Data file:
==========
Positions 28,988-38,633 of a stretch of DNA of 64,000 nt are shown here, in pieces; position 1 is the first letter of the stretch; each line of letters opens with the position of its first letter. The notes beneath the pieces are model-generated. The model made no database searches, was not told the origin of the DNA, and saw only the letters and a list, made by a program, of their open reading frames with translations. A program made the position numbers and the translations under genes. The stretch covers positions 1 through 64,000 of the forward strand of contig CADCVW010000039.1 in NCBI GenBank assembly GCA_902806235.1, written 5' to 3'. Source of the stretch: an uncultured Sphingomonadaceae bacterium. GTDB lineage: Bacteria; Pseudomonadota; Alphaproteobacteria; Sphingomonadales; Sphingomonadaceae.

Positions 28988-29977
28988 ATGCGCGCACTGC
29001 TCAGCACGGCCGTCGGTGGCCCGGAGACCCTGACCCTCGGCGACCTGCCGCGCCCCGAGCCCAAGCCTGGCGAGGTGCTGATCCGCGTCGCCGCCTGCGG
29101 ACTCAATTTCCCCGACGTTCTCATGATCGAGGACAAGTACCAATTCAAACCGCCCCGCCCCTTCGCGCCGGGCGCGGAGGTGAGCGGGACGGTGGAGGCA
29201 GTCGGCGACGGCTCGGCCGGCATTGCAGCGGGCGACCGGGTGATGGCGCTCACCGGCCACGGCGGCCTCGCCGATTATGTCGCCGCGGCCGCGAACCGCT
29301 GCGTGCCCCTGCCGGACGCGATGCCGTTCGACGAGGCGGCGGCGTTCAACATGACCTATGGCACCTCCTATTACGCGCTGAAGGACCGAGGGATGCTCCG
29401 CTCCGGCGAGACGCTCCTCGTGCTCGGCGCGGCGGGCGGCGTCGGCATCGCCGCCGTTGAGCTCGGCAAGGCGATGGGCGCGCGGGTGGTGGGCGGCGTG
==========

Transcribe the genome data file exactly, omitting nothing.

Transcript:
Positions 28,988-38,633 of a stretch of DNA of 64,000 nt are shown here, in pieces; position 1 is the first letter of the stretch; each line of letters opens with the position of its first letter. The notes beneath the pieces are model-generated. The model made no database searches, was not told the origin of the DNA, and saw only the letters and a list, made by a program, of their open reading frames with translations. A program made the position numbers and the translations under genes. The stretch covers positions 1 through 64,000 of the forward strand of contig CADCVW010000039.1 in NCBI GenBank assembly GCA_902806235.1, written 5' to 3'. Source of the stretch: an uncultured Sphingomonadaceae bacterium. GTDB lineage: Bacteria; Pseudomonadota; Alphaproteobacteria; Sphingomonadales; Sphingomonadaceae.

Positions 28988-29977
28988 ATGCGCGCACTGC
29001 TCAGCACGGCCGTCGGTGGCCCGGAGACCCTGACCCTCGGCGACCTGCCGCGCCCCGAGCCCAAGCCTGGCGAGGTGCTGATCCGCGTCGCCGCCTGCGG
29101 ACTCAATTTCCCCGACGTTCTCATGATCGAGGACAAGTACCAATTCAAACCGCCCCGCCCCTTCGCGCCGGGCGCGGAGGTGAGCGGGACGGTGGAGGCA
29201 GTCGGCGACGGCTCGGCCGGCATTGCAGCGGGCGACCGGGTGATGGCGCTCACCGGCCACGGCGGCCTCGCCGATTATGTCGCCGCGGCCGCGAACCGCT
29301 GCGTGCCCCTGCCGGACGCGATGCCGTTCGACGAGGCGGCGGCGTTCAACATGACCTATGGCACCTCCTATTACGCGCTGAAGGACCGAGGGATGCTCCG
29401 CTCCGGCGAGACGCTCCTCGTGCTCGGCGCGGCGGGCGGCGTCGGCATCGCCGCCGTTGAGCTCGGCAAGGCGATGGGCGCGCGGGTGGTGGGCGGCGTG